Rep. Xochitl Torres Small (D-N.M.) voted last week to protect the United States Postal Service (USPS) from further cuts that would disproportionately affect rural communities.
The USPS and Postmaster General Louis DeJoy have come under fire in recent weeks after reports that cost-cutting measures led to mail delivery delays. A Senate report found there were “significant” delays in mail delivery after DeJoy’s changes, such as dismantling mail-sorting machines, were put in place. According to Senate researchers, this created an especially dangerous situation for Americans who receive prescription medication through the mail.
“All of the mail-order pharmacies that are heavily reliant on USPS for delivery of mail-order drugs reported an increase in average delivery times, ranging from 18-32%. In general, this meant that deliveries that would typically take 2-3 days were instead taking 3-4 days,” the report found. “Some delays appear to be even longer.”
In a statement, Torres Small said her constituents have reached out to her office with complaints of mail delays.
“[They’ve cited] everything from utility bills arriving 10 days late to a veteran household finding themselves running low on heart medication,” she said. “New Mexicans rely on the post office to remain connected year-round.”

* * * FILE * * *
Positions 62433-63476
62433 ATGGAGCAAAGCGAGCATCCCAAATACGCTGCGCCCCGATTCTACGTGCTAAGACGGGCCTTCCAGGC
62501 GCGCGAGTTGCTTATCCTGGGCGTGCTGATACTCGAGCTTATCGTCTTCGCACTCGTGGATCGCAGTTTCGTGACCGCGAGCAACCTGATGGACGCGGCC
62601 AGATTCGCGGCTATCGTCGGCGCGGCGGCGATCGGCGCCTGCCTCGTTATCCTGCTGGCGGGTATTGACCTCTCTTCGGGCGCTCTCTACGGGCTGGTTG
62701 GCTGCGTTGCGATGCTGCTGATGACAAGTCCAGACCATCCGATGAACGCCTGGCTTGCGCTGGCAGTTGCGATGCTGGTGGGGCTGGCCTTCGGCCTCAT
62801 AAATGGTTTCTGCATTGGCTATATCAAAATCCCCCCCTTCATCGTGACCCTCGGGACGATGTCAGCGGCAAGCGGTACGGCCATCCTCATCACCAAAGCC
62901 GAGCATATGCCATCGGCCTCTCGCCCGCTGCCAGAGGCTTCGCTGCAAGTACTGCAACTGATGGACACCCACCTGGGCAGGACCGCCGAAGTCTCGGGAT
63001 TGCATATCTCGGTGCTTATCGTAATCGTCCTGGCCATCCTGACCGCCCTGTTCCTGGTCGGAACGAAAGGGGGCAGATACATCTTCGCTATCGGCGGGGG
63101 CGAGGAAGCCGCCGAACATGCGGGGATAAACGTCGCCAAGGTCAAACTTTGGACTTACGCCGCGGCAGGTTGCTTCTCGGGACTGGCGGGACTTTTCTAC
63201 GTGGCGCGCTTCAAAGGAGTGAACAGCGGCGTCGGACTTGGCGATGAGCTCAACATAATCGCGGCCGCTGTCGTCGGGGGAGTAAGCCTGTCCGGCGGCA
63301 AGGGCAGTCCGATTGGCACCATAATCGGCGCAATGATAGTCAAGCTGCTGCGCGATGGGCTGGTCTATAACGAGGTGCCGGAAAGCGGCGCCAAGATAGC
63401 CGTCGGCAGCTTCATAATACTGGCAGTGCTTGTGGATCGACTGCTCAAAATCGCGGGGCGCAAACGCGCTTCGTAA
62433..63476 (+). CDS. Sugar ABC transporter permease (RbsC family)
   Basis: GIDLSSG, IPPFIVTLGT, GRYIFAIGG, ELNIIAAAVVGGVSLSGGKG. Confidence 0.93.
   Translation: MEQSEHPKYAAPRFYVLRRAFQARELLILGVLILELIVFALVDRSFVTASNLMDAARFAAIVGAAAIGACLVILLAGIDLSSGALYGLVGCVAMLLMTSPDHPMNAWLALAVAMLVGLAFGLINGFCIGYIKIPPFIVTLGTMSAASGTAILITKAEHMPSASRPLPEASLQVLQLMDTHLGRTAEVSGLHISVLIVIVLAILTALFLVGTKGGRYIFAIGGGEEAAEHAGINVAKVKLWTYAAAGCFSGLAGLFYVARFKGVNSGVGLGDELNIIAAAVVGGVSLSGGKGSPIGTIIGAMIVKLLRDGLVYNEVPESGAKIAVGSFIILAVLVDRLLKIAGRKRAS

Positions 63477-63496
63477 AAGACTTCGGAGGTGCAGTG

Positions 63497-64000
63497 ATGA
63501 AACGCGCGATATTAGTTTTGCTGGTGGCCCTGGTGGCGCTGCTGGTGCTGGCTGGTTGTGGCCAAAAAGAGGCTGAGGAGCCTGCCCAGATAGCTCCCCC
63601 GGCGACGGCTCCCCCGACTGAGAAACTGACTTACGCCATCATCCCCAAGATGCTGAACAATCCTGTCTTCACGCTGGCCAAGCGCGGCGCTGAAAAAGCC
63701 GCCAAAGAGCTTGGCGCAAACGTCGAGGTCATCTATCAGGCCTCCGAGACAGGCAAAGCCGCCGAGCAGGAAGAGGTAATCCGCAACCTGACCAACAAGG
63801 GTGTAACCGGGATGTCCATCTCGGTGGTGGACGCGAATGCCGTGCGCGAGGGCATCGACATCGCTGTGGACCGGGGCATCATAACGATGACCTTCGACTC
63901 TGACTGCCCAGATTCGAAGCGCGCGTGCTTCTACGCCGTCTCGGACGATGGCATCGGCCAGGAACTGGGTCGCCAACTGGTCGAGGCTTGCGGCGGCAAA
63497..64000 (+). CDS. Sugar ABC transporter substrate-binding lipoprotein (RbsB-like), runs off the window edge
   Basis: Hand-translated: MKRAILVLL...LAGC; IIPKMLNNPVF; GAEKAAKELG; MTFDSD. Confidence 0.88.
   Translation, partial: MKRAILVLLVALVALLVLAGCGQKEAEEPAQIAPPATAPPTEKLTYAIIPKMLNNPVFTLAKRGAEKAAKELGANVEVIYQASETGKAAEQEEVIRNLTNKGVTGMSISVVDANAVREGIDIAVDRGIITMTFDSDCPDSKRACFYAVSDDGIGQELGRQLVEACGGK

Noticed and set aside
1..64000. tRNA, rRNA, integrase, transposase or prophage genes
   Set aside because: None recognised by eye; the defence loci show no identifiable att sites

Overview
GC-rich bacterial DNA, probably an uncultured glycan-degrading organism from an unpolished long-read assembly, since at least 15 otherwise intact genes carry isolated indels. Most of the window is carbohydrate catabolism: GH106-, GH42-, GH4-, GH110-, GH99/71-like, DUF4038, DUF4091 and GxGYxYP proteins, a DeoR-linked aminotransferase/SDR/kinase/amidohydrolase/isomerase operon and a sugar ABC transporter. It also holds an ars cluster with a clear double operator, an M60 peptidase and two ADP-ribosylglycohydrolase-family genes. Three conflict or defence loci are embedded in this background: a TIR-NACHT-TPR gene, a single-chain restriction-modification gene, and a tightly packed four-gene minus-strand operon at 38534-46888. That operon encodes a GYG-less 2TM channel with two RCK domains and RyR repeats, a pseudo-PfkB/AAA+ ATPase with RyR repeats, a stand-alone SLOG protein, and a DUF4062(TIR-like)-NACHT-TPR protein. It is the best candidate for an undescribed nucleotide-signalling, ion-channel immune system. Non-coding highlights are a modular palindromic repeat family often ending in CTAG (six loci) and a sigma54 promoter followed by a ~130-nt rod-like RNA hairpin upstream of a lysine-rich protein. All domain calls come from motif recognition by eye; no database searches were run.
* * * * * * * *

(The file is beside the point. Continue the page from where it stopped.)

The bill Torres Small voted to pass, called the Delivering For America Act, prohibits officials at the Postal Service from implementing or approving changes to the current operation at the agency that would impede prompt mail delivery. The prohibition would remain in effect during the ongoing coronavirus pandemic or January 2021, whichever date is later.
The bill also requires USPS to treat all election mail as first-class mail. There has been ongoing concern from elected officials and advocacy groups that the high number of mail-in ballots sent due to the pandemic could be delayed, which would influence the outcome of the election.
Torres Small said she was pleased to see support for the bill from both sides of the aisle and encouraged similar bipartisanship to pass the next round of coronavirus relief aid that has been stalled on Capitol Hill for months.